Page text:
August 25, 2017
Today’s format is a bit different as Reading Ladies gives a “shout out” to two women who cultivated my love of reading, revisits a favorite from last year, and notes two books that are receiving some buzz.
How did you grow to love reading?
Similar to many of you, my love for reading began when I was very young, Mom read to me, modeled reading, and took me to the library, and Dad read also. I remember reading everything including cereal boxes during breakfast. The first book I remember loving was an illustrated book of children’s poetry. Learning to read independently, I was enchanted by a beautifully illustrated simple poem about a gate (a wide country gate that swung across a rural driveway….there must have been a house at the end of that driveway but I don’t remember it being in the illustration). I read that poem over and over and over and imagined myself sitting on that country gate, and I made up stories about an imaginary life around that gate.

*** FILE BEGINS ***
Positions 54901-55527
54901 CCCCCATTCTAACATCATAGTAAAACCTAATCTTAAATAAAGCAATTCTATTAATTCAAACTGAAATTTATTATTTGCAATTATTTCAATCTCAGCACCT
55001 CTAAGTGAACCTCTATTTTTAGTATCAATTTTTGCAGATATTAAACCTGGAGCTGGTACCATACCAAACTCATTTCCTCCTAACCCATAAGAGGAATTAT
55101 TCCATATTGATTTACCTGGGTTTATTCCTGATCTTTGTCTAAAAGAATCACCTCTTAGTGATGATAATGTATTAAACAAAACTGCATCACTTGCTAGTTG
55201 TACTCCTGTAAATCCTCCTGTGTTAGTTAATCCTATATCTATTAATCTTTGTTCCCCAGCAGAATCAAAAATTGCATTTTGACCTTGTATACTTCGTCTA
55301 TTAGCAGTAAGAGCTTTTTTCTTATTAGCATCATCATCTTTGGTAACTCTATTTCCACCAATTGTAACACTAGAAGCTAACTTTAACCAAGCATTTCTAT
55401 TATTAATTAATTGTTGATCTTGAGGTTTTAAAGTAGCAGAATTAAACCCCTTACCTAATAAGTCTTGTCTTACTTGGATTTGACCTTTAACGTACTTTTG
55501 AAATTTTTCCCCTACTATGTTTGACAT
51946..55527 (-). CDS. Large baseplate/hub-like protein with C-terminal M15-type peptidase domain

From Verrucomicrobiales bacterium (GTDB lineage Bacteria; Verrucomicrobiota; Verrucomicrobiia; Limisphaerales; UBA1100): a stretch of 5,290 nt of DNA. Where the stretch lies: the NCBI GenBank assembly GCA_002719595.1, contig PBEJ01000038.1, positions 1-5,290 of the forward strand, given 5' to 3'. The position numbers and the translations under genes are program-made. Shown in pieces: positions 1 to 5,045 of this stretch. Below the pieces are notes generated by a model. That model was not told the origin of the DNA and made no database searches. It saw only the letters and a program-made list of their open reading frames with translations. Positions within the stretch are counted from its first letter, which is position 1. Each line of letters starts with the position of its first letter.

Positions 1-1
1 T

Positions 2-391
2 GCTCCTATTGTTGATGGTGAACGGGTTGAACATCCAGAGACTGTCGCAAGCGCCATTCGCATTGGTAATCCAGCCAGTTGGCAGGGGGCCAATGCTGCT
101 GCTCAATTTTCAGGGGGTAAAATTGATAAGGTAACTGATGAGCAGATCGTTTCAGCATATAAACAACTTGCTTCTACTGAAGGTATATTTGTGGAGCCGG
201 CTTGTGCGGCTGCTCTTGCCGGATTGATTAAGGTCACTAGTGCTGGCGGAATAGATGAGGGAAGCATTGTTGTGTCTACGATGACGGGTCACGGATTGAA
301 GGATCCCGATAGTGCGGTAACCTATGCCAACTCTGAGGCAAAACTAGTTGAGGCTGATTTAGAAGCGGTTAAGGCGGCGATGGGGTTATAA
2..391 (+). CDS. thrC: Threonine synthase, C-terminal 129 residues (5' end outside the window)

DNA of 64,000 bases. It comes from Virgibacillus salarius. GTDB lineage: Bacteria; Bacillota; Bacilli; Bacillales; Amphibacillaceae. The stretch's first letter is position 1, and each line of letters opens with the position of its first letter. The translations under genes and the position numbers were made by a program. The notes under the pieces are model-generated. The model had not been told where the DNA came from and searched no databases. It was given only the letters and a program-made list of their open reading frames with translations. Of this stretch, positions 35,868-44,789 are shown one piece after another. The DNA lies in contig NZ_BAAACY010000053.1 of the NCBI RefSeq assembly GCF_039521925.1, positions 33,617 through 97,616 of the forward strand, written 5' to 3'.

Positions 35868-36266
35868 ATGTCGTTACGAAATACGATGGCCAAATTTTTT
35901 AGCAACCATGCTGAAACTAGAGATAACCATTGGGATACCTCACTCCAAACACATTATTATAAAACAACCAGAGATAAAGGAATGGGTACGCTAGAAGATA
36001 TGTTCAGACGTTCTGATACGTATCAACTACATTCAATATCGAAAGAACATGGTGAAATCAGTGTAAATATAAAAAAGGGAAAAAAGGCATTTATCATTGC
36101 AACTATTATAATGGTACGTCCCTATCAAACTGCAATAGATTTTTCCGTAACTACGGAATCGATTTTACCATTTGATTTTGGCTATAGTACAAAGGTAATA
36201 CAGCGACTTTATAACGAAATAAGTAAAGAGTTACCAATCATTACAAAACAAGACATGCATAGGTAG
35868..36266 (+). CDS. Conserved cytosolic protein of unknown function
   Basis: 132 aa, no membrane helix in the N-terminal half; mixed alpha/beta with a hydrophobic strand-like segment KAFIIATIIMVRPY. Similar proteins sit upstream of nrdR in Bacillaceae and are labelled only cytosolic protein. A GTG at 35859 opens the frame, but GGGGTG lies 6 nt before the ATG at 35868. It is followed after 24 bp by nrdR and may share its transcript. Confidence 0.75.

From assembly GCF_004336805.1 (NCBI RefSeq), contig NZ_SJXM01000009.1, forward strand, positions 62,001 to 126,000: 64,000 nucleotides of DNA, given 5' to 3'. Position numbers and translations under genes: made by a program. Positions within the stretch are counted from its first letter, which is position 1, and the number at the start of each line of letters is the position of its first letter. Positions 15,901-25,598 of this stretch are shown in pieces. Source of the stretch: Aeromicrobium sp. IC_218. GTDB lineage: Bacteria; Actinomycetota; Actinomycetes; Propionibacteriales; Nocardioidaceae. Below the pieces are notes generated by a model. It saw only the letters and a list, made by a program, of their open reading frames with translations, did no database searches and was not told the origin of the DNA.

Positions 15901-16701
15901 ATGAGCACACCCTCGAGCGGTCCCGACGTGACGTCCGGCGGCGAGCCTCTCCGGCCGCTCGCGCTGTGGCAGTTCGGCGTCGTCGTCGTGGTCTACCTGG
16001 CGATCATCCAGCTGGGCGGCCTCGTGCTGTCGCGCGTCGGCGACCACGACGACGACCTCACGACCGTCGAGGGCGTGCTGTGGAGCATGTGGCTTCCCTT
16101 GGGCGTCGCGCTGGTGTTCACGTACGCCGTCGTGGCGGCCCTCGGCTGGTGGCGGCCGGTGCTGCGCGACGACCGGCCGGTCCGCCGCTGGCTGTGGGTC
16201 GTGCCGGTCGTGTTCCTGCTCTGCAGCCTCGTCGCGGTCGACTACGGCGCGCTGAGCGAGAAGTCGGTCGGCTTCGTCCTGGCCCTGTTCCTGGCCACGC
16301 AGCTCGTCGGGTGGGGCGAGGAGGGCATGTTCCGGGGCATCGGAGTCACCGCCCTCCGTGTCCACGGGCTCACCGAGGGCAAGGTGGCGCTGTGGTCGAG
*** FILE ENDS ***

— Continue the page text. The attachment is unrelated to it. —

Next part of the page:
Today at 90, my mom remains an avid reader and we share many titles back and forth. She got me hooked on Alexander McCall Smith’s No 1 Ladies Detective Agency series, and I got her hooked on Louise Penny’s Inspector Gamache series.
The next memorable event in my reading history is the day my family sold everything on our farm in South Dakota and set out for new adventures in California.
As we climbed into our car for the journey, my Aunt Myla presented me with a gift of a book, Penny Nicholas and the Black Imp. Because that book is connected to the emotion of that day of leaving the farm, friends and family, I’ve always recalled that title and my aunt’s memorable gift. Aunt Myla is also a reader and knew just what would please and occupy me on the long drive. I reread the book multiple times and kept that book for years and years, into my adult life and though many moves.
Myla is a lifelong and avid reader. Last year, we see her pictured here reading by candlelight when the farm lost power and heat for days due to a severe midwest blizzard.